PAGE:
How many people in the United States are poor? It's a surprisingly tricky question.
For instance: Between 2009 and 2011, nearly one third of the country — 31.6 percent — fell below that official poverty line for at least two months. By contrast, only 3.5 percent of the U.S. population remained poor for that entire period. Both of those figures rose after the recession:
"A small fraction of people are in poverty for more than 1 year," writes Ashley Edwards, author of the census report, "while a larger percentage of people experience poverty for shorter time periods." In the years after the recession, the median length of time spent in poverty was 6.6 months.
The poverty rate we usually see quoted — the 15 percent figure — is the "annual poverty rate." That's calculated by "comparing the sum of monthly family income over the year to the sum of monthly poverty thresholds for the year." (The official poverty line is defined as $23,492 per year for a family of four.) So a family that had very little income for four months and then earned more money the remaining eight months might not count as poor for the year, even though they went through a significant period of hardship.
Here are the different ways that the census measures poverty over the past few years:
By any count, the recession made poverty significantly worse. Persistent, chronic poverty rose from 3 percent to 3.5 percent. Many more Americans experienced brief spells of poverty. The median length of time spent below the poverty line also increased, from 5.7 months before the recession to 6.6 months after.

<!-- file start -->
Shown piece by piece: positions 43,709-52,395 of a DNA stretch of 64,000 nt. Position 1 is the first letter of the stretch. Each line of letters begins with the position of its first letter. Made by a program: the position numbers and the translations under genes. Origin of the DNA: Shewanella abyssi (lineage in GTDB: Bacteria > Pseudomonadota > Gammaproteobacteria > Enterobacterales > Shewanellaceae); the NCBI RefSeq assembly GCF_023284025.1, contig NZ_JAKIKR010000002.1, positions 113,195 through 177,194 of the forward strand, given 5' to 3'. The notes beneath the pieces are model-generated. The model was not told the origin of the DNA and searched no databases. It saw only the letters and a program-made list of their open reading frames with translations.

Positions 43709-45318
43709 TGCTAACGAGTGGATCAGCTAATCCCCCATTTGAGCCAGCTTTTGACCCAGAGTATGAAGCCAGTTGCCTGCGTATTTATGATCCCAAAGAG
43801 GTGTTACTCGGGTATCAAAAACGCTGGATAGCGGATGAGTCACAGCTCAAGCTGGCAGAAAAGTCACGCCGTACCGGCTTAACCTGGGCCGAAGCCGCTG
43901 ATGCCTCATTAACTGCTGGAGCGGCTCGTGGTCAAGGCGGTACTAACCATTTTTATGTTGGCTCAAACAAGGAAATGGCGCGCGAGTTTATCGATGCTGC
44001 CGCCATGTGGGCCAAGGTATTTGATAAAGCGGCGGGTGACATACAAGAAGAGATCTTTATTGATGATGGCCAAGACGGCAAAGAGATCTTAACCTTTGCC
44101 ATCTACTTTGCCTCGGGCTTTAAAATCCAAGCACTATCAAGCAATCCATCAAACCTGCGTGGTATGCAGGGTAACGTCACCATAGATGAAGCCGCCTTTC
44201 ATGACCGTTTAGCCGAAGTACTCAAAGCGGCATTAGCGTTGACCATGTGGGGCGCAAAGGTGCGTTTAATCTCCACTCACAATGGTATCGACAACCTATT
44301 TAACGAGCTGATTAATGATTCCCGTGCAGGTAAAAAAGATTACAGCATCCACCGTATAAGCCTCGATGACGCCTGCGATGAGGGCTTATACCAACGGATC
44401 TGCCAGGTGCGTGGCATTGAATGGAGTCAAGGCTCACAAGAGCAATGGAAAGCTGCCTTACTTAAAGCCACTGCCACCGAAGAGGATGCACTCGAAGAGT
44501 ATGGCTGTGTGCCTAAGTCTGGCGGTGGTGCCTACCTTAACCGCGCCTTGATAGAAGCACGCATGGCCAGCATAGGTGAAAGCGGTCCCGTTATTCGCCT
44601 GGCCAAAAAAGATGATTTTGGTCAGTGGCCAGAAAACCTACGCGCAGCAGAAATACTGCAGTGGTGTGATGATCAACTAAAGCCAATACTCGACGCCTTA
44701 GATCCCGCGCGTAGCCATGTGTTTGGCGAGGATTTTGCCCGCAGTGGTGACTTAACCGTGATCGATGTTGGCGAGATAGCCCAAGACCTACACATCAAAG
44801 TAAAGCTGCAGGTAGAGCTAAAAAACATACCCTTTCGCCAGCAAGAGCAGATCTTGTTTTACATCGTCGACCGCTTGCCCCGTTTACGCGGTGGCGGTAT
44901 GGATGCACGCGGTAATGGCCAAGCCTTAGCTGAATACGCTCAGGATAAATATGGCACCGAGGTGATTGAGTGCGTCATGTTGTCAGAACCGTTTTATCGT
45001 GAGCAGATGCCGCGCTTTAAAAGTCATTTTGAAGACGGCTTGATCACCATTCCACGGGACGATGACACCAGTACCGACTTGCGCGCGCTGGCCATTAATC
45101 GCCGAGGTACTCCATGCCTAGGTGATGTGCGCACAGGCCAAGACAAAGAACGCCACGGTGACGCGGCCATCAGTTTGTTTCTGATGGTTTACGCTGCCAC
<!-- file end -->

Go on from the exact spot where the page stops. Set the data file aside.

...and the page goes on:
There was also a fair bit of churn. In the first two months of 2009, there were 37.9 million people in poverty. About one third of them, 12.6 million, managed to escape poverty by 2011 — although many were still hovering close to the poverty line. And that improvement was counterbalanced by the fact that 13.5 million people who weren't poor in 2009 became poor by 2011.
By the way, the Census study above is looking at the "official" poverty rate, a metric that comes in for plenty of criticism. But the Census has developed other "experimental" measures, too. There's also this alternative measure of poverty developed by researchers at Columbia University that tries to be more comprehensive and arrives at somewhat different results. That Columbia study also found that poverty rose during the recession — but that it would have risen much more sharply had it not been for safety net programs such as food stamps, unemployment insurance and Medicaid.